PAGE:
Dismiss Notice
Join Physics Forums Today!
The friendliest, high quality science and math community on the planet! Everyone who loves science is here!

Calculate the pressure that a certain amount of water applies

  1. Jun 10, 2008 #1
    How do I calculate the pressure that a certain amount of water applies on the wall of a dem(example)?

    Is the equation Pressure = P(atmosphere) + (density(water).hight.gravity) correct? Or does that apply only for the pressure aplied on the bottom of the system?

    (I'm sorry about the bad english)
  2. jcsd
  3. Jun 10, 2008 #2

    Doc Al

    User Avatar

    Staff: Mentor

    That equation is correct. Realize that "height" is really depth below the water surface.
  4. Jun 10, 2008 #3
    .You have to integrate the pressure distribution going up the wall...or you could be clever and just find the area of the triangle and do it geometrically.
  5. Jun 10, 2008 #4


    User Avatar
    Science Advisor
    Homework Helper

    Thats the correct formula for the pressure at that depth.
    (the force sideways is the same as the force downwards because it is a fluid, so pushes in all directions)

    Cyrus's reply is about calculating the TOTAL force on the wall.
    At the bottom is the pressure you calculated, at the surface there is obviously no pressure and half way down is half the pressure.
  6. Jun 11, 2008 #5

    How do I do that, I mean, calculate it through the area of the triangle? (I rather do anything than integrate!)
  7. Jun 11, 2008 #6
    The pressuer at the bottom is: [tex]P=\rho * g*h[/tex]. The pressure at the top is zero. It varies linearly. I'll leave it to you to show us the rest of the derivation and logic. :smile:
  8. Jun 11, 2008 #7
    Ok, so is it that simple?
    I calculated the pressure through that formula and then divided it by 2 and multiplied it by the area... and the result is correct... But I thought I had to use the atmospheric pressure in the formula...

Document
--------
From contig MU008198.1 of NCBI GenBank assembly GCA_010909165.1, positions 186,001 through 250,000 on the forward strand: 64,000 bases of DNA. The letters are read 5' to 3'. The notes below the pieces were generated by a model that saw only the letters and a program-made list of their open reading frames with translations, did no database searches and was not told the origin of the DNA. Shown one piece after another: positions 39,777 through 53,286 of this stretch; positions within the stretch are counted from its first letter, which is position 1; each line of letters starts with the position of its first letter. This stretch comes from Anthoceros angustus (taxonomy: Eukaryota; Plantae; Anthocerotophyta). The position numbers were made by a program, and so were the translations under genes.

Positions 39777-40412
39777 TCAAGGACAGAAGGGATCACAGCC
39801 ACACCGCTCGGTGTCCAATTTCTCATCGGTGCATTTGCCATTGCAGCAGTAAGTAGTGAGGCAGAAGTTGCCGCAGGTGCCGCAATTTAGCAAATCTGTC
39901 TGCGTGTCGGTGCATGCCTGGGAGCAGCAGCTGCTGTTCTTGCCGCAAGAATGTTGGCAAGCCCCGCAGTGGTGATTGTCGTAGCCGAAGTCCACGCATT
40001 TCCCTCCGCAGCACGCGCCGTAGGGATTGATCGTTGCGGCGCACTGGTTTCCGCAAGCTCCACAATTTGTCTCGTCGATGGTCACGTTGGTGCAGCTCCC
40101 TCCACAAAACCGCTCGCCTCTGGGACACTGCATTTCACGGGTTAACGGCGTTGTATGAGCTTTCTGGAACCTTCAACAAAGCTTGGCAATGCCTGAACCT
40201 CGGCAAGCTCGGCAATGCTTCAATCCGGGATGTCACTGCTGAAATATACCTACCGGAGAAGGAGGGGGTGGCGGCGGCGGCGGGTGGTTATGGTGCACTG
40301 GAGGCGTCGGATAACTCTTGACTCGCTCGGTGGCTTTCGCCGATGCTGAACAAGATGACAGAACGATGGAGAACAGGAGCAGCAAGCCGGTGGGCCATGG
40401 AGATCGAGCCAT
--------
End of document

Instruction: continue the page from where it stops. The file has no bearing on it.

Or is this pure luck?
  9. Jun 11, 2008 #8
    Can you show your steps. It would be more insightful if you knew why your answer is correct. Right now, you are just blindly plugging away and hoping for the best to come out.
  10. Jun 11, 2008 #9
    Ok, the problem is to calculate the pressure the water applies on a dem, with 40m of heigth and 150m of lenght.
    I calculated the pressure = 1000 (the density) x 40 (the height) x 9,8 (the aceleration of gravity. The result is 392000, which I divided by 2 = 196000. I multiplied this value by the area of the dem in contact with the water, 6000m2. The result is 1,176x10^9.
    This was the result I was looking for.
  11. Jun 11, 2008 #10
    Ok, first of all the water does not exert a 'pressure' on the dam. It has a pressure distribution. This causes a net force acting at the center of pressure. (Think center of gravity, same concept different name).

    Yes that exactly right. Do you know what you are doing though?
  12. Jun 11, 2008 #11
    That's the problem. I just thought, well, if the pressure on the top is 0, and on the bottom is, in this case, 392000, lets find the average pressure, and that's why I divided it by 2. and then, I multiplied it by the area.

    (I'm really sorry about the grammar errors, but I'm Portuguese, so there are some words and expressions I don't fully know how to spell or use)
  13. Jun 11, 2008 #12
    "But I thought I had to use the atmospheric pressure in the formula..."

    You can leave out the atmospheric pressure because it is applied to the downstream side of the dam also - hence it cancels out. If there were no water in the lake at all, just the air on both sides, there would be no net force on the dam.
  14. Jun 11, 2008 #13

    Doc Al

    User Avatar

    Staff: Mentor

    If the problem is to calculate the net force that the water exerts on the dam, then you must include atmospheric pressure. (But as gmax137 states, for some purposes you can forget atmospheric pressure when it acts on both sides of the dam.)
  15. Jun 11, 2008 #14
    Hint: The area of a triangle is 1/2*(base)*(height)!
Share this great discussion with others via Reddit, Google+, Twitter, or Facebook